Feel the Pain (or Cold?) and Do it Anyway

Another heavy-duty hiking weekend completed, now. Saturday, November 20th, just a 7K urban hike through west-end Toronto’s High Park. The real story, however, is Sunday, November 21st’s trek.

On Sunday morning, I awoke in the predawn with a sure-fired sore throat. Although not fully conscious, I recollect thinking, “Uh oh, I simply can’t get sick…not now…not so close to my climb time…and I have a hike in the morning!” Later, while still in bed, I thought, “Maybe I can call in sick to my climbing buddies…after all, I have an excuse…a sore throat and, let’s be honest Nina, do you really want to go on a major hike on this gloomy, grey and coldest day of the autumn thus far?” My alarm went off at 6:30 a.m. I had to make a decision, “Do I stay or do I go now?” I got out of bed, pulled myself together, wrapped up as best I could with all my fancy wicking layers of hiking clothing, gargled three times before leaving the house and was on the road by 7:30. Destination: the Hockley Valley portion of the Bruce Trial (of which I’ve mentioned in previous blogs)…a stunningly rolling hills trail 75 minutes north of Toronto. Great incline training.

The whole way up I had a chill, despite my car’s heated seats, and felt the dread that I’d made a mistake in leaving my Sunday morning bed. I was first to arrive. Got out of the car to test the temperature. Cold. Really cold. And I felt certain that, just like last week, I was underdressed yet again. You know this business of tinkering with layers of one’s hiking clothes-to get it juuuuuust right–is tricky. I feel like Goldilocks! A tank-top base layer, a thermal long sleeved shirt, a half-zip sleeved based layer, a fleece and a shell is tooooo hot. A tank base layer, a sleeved turtleneck base layer and a mere shell is tooooo cold. How to get things just right is an art. And don’t even get me started about the right combination of leg wear! Ugh! I sure liked this hiking thing in the warm weather, but hiking in the “off season’ is a horse of a different colour. But, guess what? It must be done. There are four seasons of climbing weather on Mt Kilimanjaro and I intend to be comfortable and confident climbing in all. So I sucked it all up and soldiered forth. And, as you probably guessed, once I got going and out there, and not feeling so sorry for myself (sore throat and all), I not only was warm enough but, at times, even toasty. And, guess what else? My sore throat seemed to disappear!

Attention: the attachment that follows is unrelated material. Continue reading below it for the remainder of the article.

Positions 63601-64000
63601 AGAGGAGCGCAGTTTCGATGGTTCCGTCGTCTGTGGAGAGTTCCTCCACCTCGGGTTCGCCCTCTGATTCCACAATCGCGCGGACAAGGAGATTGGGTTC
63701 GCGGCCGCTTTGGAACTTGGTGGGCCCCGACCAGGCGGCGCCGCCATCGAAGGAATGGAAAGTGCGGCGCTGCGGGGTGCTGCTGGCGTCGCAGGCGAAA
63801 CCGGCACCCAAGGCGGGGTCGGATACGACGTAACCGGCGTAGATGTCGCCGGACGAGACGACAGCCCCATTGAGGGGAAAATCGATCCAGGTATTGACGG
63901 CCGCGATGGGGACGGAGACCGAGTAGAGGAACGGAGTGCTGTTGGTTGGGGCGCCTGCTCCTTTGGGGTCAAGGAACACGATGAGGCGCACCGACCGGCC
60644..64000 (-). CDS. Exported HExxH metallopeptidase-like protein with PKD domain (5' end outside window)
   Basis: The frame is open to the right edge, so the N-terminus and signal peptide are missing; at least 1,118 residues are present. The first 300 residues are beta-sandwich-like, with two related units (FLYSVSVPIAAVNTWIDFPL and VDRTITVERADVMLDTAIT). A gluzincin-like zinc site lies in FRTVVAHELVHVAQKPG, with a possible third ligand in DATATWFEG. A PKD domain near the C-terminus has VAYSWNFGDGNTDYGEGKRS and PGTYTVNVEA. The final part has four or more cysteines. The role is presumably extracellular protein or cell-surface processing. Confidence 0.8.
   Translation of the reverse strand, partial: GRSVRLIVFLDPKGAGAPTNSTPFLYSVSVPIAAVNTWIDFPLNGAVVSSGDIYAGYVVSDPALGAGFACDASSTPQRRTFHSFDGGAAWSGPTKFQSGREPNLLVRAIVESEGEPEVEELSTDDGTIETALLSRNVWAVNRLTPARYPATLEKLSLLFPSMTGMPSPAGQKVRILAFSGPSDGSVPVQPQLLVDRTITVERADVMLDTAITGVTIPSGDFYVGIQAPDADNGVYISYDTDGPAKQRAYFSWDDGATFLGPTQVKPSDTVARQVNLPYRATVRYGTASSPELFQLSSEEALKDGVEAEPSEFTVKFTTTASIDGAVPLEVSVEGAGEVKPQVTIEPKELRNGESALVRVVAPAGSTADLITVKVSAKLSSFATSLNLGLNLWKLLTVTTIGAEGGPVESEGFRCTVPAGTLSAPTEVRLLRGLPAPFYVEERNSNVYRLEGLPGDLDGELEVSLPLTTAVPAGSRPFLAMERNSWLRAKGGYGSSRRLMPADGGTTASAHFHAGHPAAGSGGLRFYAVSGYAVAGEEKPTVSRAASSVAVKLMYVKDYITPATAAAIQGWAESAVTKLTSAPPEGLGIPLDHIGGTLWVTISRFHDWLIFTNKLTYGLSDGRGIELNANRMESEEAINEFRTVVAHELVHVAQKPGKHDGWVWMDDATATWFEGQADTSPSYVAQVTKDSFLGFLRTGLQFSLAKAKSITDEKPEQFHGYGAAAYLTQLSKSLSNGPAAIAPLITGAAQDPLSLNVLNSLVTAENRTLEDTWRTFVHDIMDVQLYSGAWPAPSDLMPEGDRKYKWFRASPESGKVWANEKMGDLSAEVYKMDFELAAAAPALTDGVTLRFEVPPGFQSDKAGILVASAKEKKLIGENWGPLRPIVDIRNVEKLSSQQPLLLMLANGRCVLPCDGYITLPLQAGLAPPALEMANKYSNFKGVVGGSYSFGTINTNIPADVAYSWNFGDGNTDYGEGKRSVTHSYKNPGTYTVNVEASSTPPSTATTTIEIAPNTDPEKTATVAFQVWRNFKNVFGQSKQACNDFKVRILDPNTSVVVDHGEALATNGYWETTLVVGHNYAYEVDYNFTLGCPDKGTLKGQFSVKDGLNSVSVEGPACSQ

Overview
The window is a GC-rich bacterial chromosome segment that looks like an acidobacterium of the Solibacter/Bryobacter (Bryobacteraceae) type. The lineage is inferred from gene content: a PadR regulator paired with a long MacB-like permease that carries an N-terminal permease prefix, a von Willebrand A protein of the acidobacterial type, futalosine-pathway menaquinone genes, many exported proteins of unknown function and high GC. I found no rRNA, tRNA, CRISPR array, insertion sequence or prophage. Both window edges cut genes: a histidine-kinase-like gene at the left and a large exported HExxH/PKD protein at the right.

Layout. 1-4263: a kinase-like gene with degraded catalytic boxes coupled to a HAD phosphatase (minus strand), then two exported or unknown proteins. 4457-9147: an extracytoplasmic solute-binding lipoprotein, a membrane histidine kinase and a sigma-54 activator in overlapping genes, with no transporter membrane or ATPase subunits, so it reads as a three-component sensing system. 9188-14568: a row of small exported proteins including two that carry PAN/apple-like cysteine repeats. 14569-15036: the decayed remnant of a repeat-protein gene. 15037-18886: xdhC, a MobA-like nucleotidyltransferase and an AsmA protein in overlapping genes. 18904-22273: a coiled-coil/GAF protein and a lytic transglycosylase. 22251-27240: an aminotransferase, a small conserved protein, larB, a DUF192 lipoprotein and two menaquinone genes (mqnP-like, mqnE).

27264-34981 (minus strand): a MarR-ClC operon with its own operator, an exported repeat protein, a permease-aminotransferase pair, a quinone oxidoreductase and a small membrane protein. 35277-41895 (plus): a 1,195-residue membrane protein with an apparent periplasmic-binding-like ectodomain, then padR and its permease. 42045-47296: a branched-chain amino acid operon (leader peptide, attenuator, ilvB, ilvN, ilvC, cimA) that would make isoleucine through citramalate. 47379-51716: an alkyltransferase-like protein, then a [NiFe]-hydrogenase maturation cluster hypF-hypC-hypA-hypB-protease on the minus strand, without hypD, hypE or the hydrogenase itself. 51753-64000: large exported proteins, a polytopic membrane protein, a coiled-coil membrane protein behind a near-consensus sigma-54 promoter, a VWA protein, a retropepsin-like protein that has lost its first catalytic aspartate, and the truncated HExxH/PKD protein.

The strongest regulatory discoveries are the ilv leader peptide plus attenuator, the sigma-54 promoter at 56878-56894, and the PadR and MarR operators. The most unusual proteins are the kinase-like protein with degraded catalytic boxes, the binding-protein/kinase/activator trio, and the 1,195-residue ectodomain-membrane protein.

It’s a funny thing, whether on a grand hiking trail, in private life or at work, when we don’t want to do something, the feet are led, our resistance is high and our literal (or metaphoric) muscles are tight. Right? Once we either push through happily, or merely get on with it because we know we must or ought to, performing the task at hand gets easier and is often even more pleasant or joyful than we’d imagined.

Along with my Kili buds, I hiked 17 K over 4 hours and 6 minutes and burned 1700 calories to boot, today. Yup, we keep count down to the minute and up to the calories burned pretty much each time out…all through the most stunning woods, over bridges with quintessential babbling brooks running beneath, and over wooden ladders to cross property fences. We lunched perched on a huge fallen log, down in the depths of a hollow, to avoid the cold wind, and we even found the most discreet place yet to “go” outside, behind a century ruin of an old mill wall. I’m becoming quite a pro at this outdoors “activity” now; although it astonishes many, I’d never had such an experience of “going” outside my whole life until this past July up in Algonquin!

Lately I’ve been asking my friends, “When was the last time you did something for the first time?” For some this question has turned out to be a real curve-ball, for they were rattled that they couldn’t come up with any answers. On the contrary, for me, 2010, especially since signing on for this climb, has been full of “first times”, “going outside” notwithstanding (again no pun intended, for I have been standing, every darned time!).

Despite the beauty and benefit of this hiking day, after all, it was pretty much a “run of the mill” sort of hike (again, no pun intended!). No one fell. None of us saw a deer, or a moose, or a bear or anything like that today (yet all of us have done such or seen such on one hike or another over the weeks), but it was another banner day out on the trial, all the same. Why? Because we logged some of our longest Ks yet–all done in the coldest of temperatures yet and with the highest of spirits yet, too (after all, there are only 8 weeks left until fly time and we all know it and that’s getting us pretty excited).

Afterwards, in typical cold weather-type tradition, we all headed over to the quaint hamlet of Hockley for the best-ever hot chocolates and chicken soup. Good for us all and great for my throat! I’m fine now. See? Nothing that an exhilarating Sunday hike in the country couldn’t fix, eh? I’m glad I went.

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